Answer children’s questions in language they will understand with a level of information appropriate to their age and avoid sharing too much information, as this can be overwhelming. If you do not have all the answers, that is ok. Tell your child you will let them know when you know.

Some children will have no interest in what is happening outside of their immediate environment and if this is the case then leave them be.

Create a safe environment

Children need to feel safe and secure. Media coverage of the war can be scary and upsetting. It is important to limit your child’s exposure to news reports and to discuss your own worries beyond their earshot.

You can support older children by watching media reports together so you can answer questions they may have and talk about what they are seeing and hearing. You can also find some age-appropriate news programmes such as news2day on RTÉ player.

Young children often personalise situations and may think that the danger is closer to home. Let them know that, although war is very serious, they do not need to worry about it happening in their neighbourhood.

Tell them you understand how they are feeling and reassure them that they are safe and that you are there to take care of them. It is important, however, to be realistic and not promise that no one will get hurt. Some children may not be able to talk about their thoughts or feelings but can be supported to make sense of the world through play.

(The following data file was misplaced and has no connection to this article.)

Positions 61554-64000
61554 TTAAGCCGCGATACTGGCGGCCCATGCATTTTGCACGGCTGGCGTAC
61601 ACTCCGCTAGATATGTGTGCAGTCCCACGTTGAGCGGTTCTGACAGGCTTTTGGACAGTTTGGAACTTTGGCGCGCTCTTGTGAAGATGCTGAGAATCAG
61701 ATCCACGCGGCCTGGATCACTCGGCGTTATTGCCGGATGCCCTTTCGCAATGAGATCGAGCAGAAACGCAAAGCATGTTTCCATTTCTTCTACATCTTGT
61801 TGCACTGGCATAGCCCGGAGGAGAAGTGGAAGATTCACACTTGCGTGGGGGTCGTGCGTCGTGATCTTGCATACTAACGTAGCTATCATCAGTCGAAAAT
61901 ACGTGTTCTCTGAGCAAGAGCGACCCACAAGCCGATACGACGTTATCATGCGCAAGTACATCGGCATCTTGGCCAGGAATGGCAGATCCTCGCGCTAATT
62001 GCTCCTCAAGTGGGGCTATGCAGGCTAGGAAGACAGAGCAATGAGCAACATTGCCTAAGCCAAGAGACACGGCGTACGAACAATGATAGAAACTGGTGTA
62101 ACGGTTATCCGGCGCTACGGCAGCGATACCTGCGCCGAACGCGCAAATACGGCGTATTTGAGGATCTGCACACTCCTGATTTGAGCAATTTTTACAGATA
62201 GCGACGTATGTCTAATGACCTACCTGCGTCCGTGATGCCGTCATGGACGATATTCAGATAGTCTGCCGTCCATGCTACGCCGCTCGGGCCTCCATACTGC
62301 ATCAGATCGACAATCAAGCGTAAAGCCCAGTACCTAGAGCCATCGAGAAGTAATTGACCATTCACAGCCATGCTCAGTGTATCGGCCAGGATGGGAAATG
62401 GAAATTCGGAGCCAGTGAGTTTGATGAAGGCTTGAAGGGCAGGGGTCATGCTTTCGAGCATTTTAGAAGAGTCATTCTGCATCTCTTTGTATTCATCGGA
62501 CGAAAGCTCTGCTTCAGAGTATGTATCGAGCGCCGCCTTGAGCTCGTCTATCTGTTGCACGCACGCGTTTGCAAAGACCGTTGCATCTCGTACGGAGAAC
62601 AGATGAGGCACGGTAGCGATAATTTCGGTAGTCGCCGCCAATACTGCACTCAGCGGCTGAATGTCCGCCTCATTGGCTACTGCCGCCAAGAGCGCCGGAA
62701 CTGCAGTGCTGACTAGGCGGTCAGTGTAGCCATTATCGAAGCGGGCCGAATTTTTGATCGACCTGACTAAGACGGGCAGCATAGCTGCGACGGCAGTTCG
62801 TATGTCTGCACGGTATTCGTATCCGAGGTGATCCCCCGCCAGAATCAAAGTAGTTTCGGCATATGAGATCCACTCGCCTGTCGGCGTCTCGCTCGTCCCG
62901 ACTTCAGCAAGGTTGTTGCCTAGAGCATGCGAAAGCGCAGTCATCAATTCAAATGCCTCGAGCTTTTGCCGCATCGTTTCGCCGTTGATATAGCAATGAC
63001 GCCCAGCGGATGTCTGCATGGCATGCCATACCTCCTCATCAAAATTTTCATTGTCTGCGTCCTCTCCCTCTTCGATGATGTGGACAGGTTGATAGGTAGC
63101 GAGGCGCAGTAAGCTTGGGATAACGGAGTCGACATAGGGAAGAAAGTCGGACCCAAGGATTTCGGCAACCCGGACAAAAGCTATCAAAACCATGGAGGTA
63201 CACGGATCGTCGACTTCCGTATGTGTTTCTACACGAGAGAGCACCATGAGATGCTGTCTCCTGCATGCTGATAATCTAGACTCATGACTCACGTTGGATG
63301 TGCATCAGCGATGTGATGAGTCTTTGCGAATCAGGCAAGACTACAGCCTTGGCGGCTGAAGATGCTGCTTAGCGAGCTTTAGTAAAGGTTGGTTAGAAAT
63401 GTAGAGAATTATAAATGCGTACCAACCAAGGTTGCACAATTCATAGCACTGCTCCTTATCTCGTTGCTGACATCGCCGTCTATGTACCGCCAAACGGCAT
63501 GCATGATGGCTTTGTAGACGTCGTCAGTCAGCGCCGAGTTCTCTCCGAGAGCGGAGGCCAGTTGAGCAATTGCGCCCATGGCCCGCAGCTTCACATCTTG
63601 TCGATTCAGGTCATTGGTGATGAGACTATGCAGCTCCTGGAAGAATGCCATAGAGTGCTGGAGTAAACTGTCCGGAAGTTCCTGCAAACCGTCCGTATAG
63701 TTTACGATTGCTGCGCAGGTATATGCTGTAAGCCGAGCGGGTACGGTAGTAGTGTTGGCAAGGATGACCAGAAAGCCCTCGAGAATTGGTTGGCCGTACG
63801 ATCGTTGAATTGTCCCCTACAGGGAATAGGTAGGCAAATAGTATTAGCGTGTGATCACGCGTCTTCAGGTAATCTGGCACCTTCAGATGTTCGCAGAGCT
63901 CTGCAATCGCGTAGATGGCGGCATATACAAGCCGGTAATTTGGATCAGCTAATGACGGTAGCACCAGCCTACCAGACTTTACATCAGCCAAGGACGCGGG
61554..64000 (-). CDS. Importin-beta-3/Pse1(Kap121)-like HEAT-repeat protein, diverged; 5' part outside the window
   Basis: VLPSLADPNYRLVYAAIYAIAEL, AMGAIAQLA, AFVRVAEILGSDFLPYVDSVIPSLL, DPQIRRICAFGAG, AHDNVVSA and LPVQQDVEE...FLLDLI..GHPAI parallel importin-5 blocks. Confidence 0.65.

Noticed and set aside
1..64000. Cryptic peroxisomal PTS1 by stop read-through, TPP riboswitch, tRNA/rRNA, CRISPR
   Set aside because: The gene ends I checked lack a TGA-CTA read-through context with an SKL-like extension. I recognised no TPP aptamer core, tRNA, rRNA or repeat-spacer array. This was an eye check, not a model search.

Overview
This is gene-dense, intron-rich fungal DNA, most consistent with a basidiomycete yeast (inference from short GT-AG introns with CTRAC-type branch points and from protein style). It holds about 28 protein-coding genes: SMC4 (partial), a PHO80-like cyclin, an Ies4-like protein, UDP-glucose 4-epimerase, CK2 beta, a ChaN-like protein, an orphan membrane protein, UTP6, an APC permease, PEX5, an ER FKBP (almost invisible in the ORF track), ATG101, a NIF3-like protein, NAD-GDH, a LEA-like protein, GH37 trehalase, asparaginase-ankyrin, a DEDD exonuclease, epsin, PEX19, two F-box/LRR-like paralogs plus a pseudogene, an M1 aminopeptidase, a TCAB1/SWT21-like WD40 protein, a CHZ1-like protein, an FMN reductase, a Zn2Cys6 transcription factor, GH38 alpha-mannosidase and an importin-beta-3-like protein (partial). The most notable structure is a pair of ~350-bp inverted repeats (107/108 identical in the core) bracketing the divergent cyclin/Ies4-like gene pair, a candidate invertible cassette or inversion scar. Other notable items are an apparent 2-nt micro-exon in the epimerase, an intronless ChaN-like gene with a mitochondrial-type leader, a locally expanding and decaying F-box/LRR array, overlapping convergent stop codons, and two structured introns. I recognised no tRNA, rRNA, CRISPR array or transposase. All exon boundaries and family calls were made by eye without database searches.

Be proactive

Encourage children to engage in activities where they can feel helpful such as drawing pictures to send to children who are living in affected areas or responding to charities’ requests for donations. Draw children’s attention to all those working to help the people affected by war. It is important children hear hopeful messages about the future.

Children’s views are heavily influenced by the information they receive from family, friends and media. It is important to avoid stereotyping groups of people by nationality and to challenge any discriminatory talk.

Partner with the other important adults in your child’s life such as caregivers, teachers and family members. Share information with each other about any fears or concerns your child may have and together plan ways to best support your child during this stressful time.

Children who have experienced trauma or loss in their lives and children with relatives in the regions impacted by conflict will be particularly vulnerable to news of war and conflict and may need extra support at this time. Seek professional support or advice if you think your child needs it.

Remember, it is a stressful time for everyone and all you can do is try your best. If you make a mistake that’s ok, acknowledge it and give it another go.

Sharon Byrne is the Early Years Development Coordinator with Barnardos. She has over 25 years’ experience working in early education and school age childcare and currently coordinates a range of supports for the sector. She is particularly interested in infant and early childhood mental health and trauma informed practice. Sharon is an experienced trainer and facilitator of parenting programmes.